Tuesday, September 17, 2013

Back in Panamá!

After a productive trip to Córdoba, Argentina, I'm back in Panamá... and still on vacations.  The true is that I'm spending most of the time in home with my baby girl Gabrielle... occasionally seeing some birds from the balcony.  That's why, when we traveled this last weekend to Penonomé (central Panamá), I took advantage to visit some places that, usually, are great for birding.
It has been a while since my last visit to the road to El Gago... and many things have changed.  I went with Gloriela and Gabrielle last saturday's afternoon and were impressed by the sight of the tall windmills in the savanna.  These are part of an important government project to produce green energy.  It was a little bit late as you can see in the photos... so we only saw some very common savanna birds, like many Eastern Meadowlarks, singing from exposed perches.
Or this Roadside Hawk inspecting us curiously.
The next day, I convinced the same crew to accompany me to the Aguadulce Salinas (saltponds), 30 minutes to the west.  It was around noon and hot, but I only wanted to have a quick look at the saltponds, searching for passage migrants.  The first thing we noticed were the big flocks of terns and skimmers over the place.  Check for example the next photo showing many Gull-billed Terns resting with several Elegant Terns.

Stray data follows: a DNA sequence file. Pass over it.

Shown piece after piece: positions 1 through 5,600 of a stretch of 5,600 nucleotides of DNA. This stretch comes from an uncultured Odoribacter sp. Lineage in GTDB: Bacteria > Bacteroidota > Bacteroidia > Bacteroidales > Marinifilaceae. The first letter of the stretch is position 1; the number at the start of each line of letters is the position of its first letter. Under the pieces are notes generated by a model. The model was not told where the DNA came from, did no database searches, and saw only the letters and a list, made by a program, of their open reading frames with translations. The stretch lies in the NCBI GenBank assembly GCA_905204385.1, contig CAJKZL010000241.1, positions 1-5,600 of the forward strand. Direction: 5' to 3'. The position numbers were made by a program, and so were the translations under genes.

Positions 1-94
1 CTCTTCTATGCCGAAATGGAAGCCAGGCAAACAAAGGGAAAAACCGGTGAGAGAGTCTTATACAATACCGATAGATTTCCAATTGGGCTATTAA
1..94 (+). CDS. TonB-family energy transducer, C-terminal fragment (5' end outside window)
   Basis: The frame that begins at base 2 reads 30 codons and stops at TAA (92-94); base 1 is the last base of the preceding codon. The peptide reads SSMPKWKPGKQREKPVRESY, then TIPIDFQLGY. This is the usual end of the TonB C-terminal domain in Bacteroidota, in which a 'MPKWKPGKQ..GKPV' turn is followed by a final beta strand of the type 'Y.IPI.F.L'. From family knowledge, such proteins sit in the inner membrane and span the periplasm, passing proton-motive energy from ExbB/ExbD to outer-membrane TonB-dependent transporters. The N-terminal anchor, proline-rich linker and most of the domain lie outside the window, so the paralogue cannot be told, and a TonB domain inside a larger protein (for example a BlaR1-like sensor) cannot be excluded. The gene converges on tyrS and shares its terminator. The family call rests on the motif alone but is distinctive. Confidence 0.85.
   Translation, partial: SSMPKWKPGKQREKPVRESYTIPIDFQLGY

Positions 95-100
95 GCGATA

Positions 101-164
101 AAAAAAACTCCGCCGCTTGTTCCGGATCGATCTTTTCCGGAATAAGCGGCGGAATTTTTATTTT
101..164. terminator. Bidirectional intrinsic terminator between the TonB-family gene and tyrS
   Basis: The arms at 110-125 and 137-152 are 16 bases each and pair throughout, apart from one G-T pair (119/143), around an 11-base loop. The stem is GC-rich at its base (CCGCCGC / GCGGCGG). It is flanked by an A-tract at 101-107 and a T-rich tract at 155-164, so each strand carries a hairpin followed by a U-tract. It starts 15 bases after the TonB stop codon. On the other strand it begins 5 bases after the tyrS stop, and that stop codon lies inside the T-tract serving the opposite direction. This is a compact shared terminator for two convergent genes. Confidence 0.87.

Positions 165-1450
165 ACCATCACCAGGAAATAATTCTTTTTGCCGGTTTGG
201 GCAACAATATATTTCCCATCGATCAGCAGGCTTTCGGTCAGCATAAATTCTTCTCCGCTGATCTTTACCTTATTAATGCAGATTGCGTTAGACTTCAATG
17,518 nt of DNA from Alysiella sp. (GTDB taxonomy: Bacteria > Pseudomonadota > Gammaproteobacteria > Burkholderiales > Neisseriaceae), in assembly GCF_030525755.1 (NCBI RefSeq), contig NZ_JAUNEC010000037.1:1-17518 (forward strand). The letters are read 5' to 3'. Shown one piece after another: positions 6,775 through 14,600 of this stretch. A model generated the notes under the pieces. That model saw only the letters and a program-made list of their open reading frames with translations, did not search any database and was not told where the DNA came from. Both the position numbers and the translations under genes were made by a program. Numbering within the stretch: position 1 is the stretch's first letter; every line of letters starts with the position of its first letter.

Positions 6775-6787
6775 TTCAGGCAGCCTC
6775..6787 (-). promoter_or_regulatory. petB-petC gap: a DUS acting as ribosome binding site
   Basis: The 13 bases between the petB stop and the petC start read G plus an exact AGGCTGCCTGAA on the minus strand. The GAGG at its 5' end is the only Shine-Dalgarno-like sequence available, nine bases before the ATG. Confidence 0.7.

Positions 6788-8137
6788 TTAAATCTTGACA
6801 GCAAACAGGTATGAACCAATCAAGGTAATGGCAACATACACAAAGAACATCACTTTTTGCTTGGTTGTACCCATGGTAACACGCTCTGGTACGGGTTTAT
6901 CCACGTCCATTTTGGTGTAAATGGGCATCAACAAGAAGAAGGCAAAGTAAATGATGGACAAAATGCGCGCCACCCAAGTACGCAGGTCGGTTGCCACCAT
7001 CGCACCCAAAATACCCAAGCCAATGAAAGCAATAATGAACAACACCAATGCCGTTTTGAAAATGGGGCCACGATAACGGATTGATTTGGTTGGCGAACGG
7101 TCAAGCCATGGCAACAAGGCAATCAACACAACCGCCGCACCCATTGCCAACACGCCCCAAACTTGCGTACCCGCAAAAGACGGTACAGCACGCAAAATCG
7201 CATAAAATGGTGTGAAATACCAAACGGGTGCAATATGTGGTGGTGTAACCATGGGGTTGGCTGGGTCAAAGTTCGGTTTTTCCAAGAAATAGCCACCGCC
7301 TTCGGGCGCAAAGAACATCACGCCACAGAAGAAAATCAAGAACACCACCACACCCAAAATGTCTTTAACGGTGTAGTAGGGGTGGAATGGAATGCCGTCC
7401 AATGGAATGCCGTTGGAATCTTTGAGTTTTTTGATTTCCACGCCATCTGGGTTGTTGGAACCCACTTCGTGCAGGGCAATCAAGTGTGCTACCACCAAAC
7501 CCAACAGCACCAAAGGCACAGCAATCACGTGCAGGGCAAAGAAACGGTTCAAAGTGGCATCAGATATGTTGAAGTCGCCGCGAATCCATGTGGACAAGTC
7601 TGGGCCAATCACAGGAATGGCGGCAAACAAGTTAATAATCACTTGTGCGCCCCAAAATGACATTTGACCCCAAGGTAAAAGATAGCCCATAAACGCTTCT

Or this flock of Black Skimmers in the distance... more than 100 birds were resting in that pond.
I already had seen this numbers in Aguadulce this year.  But other species were new for the year, like the Stilt Sandpipers and Wilson Phalarope.  These are passage migrants (don't winter in Panamá), and this is the only time to see them in Panamá... so mission accomplished!
I saw Red-necked Phalarope in my previous visit, making this year a two-phalaropes year for the site.  We had to return to Panamá City, so we only spend 45 minutes in the pond.  In the way back, I just made a quick stop at a flooded field in Río Grande where a flock of several species of herons were feeding in the mud.  It looked like a great place for migrant shorebirds.
I only saw two Solitary Sandpipers and a Black-necked Stilt among the Cattle, Great and Snowy Egrets, the Southern Lapwings and the lonely White Ibis... but I'm sure this place deserve more visits.

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